This was a miraculous turn-around. A little more than a month prior, we announced that we had not succeeded in raising the $400,000 necessary to acquire the entire museum collection (displays, gift shop and archives). Fortunately the owners Marsha and Martin Hemm were patient, flexible, and willing to explore different solutions. In addition the Proctor Library, Historical Society, Selectboard, and School Board went to extraordinary lengths to attempt to raise the $150,000 to substantially fill the funding gap. The timing was challenging and when we were unable to reach our fundraising goal, the archives and stone library were sold to the University of Pennsylvania. Although we would have preferred these materials stay with the museum in Vermont, Penn has excellent archival facilities and is eager to collaborate with the museum.
The Trust was able to save over 500 boxes of more recent uninventoried archival material which includes purchase orders, sales receopts, accident reports and project reports. Much of this material was damaged and we are raising funds to conserve them and make them available for research.
The Trust is grateful for support from the Johnson Family Foundation, Alma Gibbs Donchian Foundation, the Walter Cerf Fund at the Vermont Community Foundation, an anonymous foundation, and many generous individuals. We are also grateful to the owners Marsha and Martin Hemm who have been patient, flexible, and willing to explore different solutions. In addition the Proctor Library, Historical Society, Selectboard, and School Board have all gone to extraordinary lengths to assist our efforts.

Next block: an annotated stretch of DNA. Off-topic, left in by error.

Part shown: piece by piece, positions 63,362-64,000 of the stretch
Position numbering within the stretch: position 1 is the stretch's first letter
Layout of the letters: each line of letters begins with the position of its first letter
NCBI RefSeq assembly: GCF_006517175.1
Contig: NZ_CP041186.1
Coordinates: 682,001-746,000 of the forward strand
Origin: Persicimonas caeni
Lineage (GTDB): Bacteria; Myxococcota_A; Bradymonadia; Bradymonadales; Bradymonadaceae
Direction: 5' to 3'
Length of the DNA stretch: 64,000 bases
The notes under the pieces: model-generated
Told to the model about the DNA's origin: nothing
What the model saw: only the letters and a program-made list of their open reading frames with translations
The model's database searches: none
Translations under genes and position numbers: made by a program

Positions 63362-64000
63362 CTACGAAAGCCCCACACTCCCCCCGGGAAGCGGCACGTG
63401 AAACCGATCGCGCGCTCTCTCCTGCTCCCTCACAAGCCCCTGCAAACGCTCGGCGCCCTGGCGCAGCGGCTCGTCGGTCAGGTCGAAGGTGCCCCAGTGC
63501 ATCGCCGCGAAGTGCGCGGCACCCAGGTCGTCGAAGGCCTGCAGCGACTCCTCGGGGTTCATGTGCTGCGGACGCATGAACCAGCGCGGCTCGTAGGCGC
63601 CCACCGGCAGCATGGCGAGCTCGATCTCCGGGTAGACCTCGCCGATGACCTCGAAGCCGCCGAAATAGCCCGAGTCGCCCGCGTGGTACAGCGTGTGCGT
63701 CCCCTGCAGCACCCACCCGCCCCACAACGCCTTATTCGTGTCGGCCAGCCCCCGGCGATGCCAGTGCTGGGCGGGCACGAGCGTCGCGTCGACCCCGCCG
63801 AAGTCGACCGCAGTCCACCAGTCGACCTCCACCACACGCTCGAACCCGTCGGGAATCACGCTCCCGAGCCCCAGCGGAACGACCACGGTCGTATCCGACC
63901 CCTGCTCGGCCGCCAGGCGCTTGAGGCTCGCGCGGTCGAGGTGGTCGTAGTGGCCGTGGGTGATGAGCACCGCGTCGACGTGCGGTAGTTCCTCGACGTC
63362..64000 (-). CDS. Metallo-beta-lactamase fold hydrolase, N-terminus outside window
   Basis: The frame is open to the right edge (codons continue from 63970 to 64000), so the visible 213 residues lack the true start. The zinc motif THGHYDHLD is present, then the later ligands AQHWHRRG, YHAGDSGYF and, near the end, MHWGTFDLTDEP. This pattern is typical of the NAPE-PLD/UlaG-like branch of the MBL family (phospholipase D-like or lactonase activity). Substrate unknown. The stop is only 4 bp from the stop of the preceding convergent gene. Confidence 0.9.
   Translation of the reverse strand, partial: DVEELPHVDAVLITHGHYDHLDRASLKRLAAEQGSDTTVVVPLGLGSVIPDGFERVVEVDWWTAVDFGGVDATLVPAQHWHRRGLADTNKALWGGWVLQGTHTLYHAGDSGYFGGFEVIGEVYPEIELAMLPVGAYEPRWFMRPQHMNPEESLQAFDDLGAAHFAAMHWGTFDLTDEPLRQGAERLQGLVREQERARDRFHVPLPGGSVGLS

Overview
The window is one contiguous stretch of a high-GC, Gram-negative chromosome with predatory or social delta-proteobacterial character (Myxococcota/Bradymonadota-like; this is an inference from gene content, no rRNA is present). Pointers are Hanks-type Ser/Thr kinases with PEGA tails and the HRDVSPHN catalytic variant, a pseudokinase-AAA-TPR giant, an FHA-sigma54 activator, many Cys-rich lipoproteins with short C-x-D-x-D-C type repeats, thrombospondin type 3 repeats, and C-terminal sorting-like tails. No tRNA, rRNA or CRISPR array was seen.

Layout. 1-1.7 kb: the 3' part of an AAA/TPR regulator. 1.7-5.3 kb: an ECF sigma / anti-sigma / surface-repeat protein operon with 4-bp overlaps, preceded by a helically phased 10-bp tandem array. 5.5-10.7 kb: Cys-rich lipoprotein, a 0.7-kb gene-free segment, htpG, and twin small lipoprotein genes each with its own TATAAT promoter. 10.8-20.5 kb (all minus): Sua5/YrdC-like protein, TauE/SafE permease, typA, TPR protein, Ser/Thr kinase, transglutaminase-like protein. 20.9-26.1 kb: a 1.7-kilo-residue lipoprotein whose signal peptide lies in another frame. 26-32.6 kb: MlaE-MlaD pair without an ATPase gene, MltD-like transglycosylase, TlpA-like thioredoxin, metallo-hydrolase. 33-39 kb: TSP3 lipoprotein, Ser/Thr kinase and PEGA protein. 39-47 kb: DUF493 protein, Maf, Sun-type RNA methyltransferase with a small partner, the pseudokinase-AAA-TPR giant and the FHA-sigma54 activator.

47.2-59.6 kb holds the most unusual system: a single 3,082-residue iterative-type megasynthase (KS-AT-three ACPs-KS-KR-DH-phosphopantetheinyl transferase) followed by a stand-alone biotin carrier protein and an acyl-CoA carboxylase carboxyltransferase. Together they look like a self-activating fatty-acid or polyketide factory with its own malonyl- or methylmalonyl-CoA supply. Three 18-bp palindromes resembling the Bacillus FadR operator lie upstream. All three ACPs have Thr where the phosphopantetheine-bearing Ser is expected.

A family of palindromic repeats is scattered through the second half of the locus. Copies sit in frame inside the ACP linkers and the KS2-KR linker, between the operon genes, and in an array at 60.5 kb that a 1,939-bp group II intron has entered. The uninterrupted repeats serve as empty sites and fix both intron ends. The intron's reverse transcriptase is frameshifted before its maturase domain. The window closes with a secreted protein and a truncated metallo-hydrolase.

Vermont Marble Company History
Reportedly the largest museum in the world dedicated to the production of marble, the Vermont Marble Museum is located in what was once the main manufacturing plant of the Vermont Marble Company. During its heyday between 1880 and the 1930’s, the Vermont Marble Company grew to be not only the largest marble manufacturer in the world but one of the world’s largest companies. It employed over 5000 people, had offices in most major U.S. cities and owned the rights to all the marble in Vermont, Tennessee, Colorado and Alaska. Vermont businessman and politician Redfield Proctor, Sr. founded the Vermont Marble Company in 1880 when he merged several smaller Vermont marble manufacturing operations into one entity.
The Town of Proctor, established by an act of the Vermont legislature in 1886, was carved out of what was once the Town of Rutland to serve as the Vermont Marble Company headquarters and company town. Most of the laborers and management lived in Proctor and the municipal buildings, ancillary industrial and office buildings as well as the bridge across the Otter Creek were all made of marble. The town is still dominated by the large manufacturing plant located at Sunderland Falls, which once provided the waterpower to drive the machinery.